Penile amputation is a rare injury that usually occurs as a result
of an assault, complications of circumcision, self-inflicted
trauma due to psychiatric disorders, an accident either industrial
or domestic, or an animal bite. The penis should be reattached
as soon as possible and within 24 hours. If immediate surgery is
impossible, the organ should be preserved at a temperature close
to 0 Centigrade . The best results for reattachment are obtained
using microsurgical techniques for anastomosis of the
dorsal arteries, veins and nerves following the suturing of the
corporal structures and urethra [2,3]. Reattachments using standard
surgical procedures have been reported but complications
are more frequent [4,5].
A 30 year-old man was admitted to the hospital in the morning
hours, conscious and in generally satisfactory condition,
with an almost complete amputation of the penis in its middle.
The distal part was hanging by a strip of skin and subcutaneous
tissue 2 cm long and 2 mm thick on the urethral side (Fig. 1).
As well, the patient had multiple deep cut wounds to the head
with two fractures of the right parietal bone, multiple deep
cut wounds to the chest and both shoulders with a cut-off left
accromial process. There were also multiple deep cut wounds on
the lower extremities.
The injuries were from a machete attack by a humiliated husband
and his supporters. The attack occurred 16 hours before
admission to the hospital. The patient was immediately sent to
the surgical theatre and was prepared using Ketamine IV anesthesia.
The smoothly cut surfaces of the penis were cleaned with
water and a solution of Betadine with liquid surgical soap followed
by normal saline. A Foley catheter, No. 18, was inserted into
the urethra and the urethra was sutured using interrupted sutures
(catgut chromic 4/0). Next, the corpus spongiosum was sutured
(chromic 4/0) using interrupted sutures. The fibrous fascia
surrounding both corpus cavernosum was sutured with Vicryl
3/0. Lastly, the skin was sutured using interrupted sutures (Vicryl
3/0). Two small soft rubber drains were inserted into the subcutaneous
space. None of the penile blood vessels or nerves was
The cut-off acromion was fixed using a wire loop and all deep
wounds were sutured.
In the post-operative period, the patient received Chloramphenicol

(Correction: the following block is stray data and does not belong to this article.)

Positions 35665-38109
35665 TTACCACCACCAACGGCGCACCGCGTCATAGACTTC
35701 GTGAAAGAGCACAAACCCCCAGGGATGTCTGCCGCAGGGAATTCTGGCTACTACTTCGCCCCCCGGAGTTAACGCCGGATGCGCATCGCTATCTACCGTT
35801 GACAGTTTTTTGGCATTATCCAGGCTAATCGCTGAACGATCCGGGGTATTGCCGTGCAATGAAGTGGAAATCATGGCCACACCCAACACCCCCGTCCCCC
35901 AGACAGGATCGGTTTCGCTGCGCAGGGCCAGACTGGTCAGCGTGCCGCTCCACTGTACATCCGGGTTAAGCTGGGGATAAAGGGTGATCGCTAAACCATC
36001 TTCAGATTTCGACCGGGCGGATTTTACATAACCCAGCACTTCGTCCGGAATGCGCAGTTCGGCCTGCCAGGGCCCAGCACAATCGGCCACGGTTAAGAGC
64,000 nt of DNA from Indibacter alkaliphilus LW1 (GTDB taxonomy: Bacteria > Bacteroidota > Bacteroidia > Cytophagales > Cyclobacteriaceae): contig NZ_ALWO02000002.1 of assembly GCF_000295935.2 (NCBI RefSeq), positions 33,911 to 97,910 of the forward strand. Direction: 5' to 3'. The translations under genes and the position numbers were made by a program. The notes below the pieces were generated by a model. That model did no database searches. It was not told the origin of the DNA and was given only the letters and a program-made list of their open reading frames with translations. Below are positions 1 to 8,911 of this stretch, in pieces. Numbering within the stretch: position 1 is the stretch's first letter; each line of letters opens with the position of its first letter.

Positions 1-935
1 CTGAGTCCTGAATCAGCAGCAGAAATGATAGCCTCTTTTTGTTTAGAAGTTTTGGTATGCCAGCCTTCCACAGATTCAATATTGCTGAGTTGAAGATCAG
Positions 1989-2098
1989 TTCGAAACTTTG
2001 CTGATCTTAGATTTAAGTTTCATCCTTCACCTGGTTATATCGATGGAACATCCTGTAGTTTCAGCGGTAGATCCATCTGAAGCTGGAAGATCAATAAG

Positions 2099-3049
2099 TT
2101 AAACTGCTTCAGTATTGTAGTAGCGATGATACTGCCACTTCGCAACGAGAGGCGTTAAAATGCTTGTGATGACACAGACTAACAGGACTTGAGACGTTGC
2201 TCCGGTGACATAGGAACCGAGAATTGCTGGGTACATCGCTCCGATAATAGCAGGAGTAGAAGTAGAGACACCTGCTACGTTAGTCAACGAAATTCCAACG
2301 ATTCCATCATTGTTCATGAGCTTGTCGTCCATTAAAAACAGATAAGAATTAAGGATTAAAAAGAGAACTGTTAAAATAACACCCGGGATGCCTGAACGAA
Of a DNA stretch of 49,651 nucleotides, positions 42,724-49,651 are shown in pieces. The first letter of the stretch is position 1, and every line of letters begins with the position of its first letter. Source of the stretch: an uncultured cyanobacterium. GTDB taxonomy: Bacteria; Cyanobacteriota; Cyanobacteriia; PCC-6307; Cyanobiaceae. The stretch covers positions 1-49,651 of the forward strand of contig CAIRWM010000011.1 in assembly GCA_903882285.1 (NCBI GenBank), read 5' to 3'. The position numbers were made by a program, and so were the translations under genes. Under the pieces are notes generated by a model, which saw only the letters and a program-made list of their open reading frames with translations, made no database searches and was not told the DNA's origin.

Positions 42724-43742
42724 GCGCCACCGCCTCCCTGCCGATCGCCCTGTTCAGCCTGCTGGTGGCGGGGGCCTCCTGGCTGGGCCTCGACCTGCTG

and Metronidazole 500 mg TID each, Diclofenac 50 mg
TID and Aspirin 300 mg TID.
The post-operative period was surprisingly without incident.
On the first day, the distal part of the penis was warm. On the
third day, the drains were removed. By the fourth day it was possible
to see the subcutaneous veins filled with blood. On day seven,
all sutures were removed.
During the first two post-operative weeks, the patient's temperature
was elevated (38 to 38.5oC) on three occasions. The wound
had healed well (Fig. 2) with one small area discharging
a drop of pus. There was some purulent discharge from the urethra.
The Foley catheter was removed post-operative day 21. After
its removal, the patient was able to void without pain. The patient
was discharged on post-operative day 24.
On examination two weeks later, the wound line was slightly
irregular but without signs of infection. There was a small purulent
discharge from the urethra. Micturition was not difficult. The
patient felt slight pain when the wound area was compressed.
An examination three months post-operatively found a smooth
line of healed skin at the wound site (Fig. 3). The patient reported that there was no urethral discharge and that he was able
to achieve an erection without unpleasant sensations. He will be
monitored further in order to discover any possible late complications.
Although penile amputation is a rare injury, we have had
three cases in our hospital in the last five years. The first was
a young man who had been completely castrated including the
penis and scrotum. He was admitted without the amputated
parts and it was possible to only do debridement. After healing,
he was able to void without difficulty. The second case was a five
year-old boy with an infected 1 cm stump of his penis due to
complications from circumcision done under septic conditions.
In the developing world, including most of Africa, a patient
with a traumatic penile amputation faces a difficult outcome.
Immediate transport to a hospital usually takes a long time due
to poor roads and long distances. Furthermore, when the patient
reaches the hospital there is little chance for microsurgery due to
a lack of technology and expertise. The only solution available
under these circumstances is to use typical instruments and sutures.
Our case demonstrates that a satisfactory outcome is possible.
In the developing world most patients with an amputated
penis do not have access to microsurgical techniques. Our case
demonstrates that they can be successfully treated using conventional